What is a Reviewed Financial Statement?
A Reviewed Financial Statement is one step below an audit, and it requires slightly less time and involvement on the part of the CPA. It still has to be done by an independent individual or firm, just like an audit. (Their independence must not be impaired or tainted in any way – your brother-in-law shouldn’t be the one doing it – or the report will not be valid.)
A review is designed to provide “limited assurance” to creditors and financers that a company understands its industry and has the appropriate financial management practices in place. It also helps the CPA be able to point out areas of your operation where mistakes are likely to be made.
What Is a Compiled Financial Statement?
A Compiled Financial Statement is done by a CPA, but no assurance is given as to the accuracy of the information being presented. Typically, the CPA will make the first page of the report a statement on their company letterhead stating that they were involved in putting the statement together. However, unlike an audit or review, they do not spend time verifying information or looking into the business’ financial practices. They simply look over the statements the business provides and observes whether they appear to have been prepared correctly.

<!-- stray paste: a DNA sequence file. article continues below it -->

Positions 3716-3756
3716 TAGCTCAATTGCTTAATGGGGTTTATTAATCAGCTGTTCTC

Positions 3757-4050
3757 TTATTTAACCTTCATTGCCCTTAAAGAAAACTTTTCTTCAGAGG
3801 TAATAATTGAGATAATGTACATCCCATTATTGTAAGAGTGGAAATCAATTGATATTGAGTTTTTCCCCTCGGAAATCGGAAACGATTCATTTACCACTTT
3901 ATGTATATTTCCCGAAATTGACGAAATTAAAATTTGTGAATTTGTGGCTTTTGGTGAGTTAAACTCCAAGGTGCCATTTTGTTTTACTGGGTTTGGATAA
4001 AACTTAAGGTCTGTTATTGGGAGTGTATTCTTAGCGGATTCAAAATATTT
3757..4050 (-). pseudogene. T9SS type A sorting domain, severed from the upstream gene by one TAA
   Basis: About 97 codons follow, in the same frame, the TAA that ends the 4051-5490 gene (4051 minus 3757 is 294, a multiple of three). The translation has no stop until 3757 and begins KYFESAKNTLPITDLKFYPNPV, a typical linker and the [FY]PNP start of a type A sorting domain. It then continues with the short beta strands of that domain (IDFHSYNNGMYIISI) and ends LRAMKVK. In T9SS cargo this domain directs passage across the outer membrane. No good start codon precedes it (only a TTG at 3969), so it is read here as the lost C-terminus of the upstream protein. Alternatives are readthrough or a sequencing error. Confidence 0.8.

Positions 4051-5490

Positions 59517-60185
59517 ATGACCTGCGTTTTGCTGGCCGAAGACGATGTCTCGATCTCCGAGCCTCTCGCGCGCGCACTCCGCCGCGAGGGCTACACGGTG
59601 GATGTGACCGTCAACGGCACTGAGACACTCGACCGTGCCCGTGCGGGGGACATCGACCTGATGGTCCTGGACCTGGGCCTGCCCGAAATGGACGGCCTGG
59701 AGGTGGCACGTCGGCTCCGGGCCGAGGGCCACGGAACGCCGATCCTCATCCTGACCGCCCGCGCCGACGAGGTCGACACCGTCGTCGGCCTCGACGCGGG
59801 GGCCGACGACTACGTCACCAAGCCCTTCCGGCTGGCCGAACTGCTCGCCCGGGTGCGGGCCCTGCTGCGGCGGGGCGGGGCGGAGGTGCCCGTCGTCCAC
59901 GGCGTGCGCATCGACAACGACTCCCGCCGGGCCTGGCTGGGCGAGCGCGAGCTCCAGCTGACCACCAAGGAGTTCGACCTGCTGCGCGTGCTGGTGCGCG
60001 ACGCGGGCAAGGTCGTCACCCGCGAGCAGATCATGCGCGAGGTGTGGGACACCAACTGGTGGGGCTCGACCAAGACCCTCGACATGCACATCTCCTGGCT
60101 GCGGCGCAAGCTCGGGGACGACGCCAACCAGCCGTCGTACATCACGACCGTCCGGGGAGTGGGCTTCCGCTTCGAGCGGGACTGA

This type of report is useful when very little money is being requested from a lender or if the company in question has large amounts of capital already. However, the TN Board of Contractors does not accept Compiled Financial Statements for initial licensing, so builders don’t need to spend any time on this.
Financial Review vs Audit
In order to receive your license to build in Tennessee, renew it, or request an increase in your monetary limit, you will need to provide either a Reviewed Financial Statement or an Audited Financial Statement. Which one is right for your situation?
- Use a Reviewed Financial Statement if you are seeking a monetary limit of $1,500,000 or less.
- Use an Audited Financial Statement if you are seeking a monetary limit over $1,500,000.
Accounting Firms For Contractors
A good CPA can help you determine which report is right for you, and since the Board requires these financial statements to be prepared by a licensed CPA…it’s in your best interest to find a firm that already has experience working with contractors.
In earlier blog posts, we’ve talked about “How General Contractor Accountants Can Help You Avoid Costly Mistakes.” Messing up on these important financial reports would be a big mistake!
Because the basis of your livelihood is riding on these statements being done right, why not partner with a firm that understands that and knows how to get the job done?
CRS CPA has been guiding TN contractors through this process for the past 40 years. Our team would love to help you too!
Give us a call at (731) 668-4482 or schedule a call with one of our contractor accountant pros today…and start expecting more from your CPA.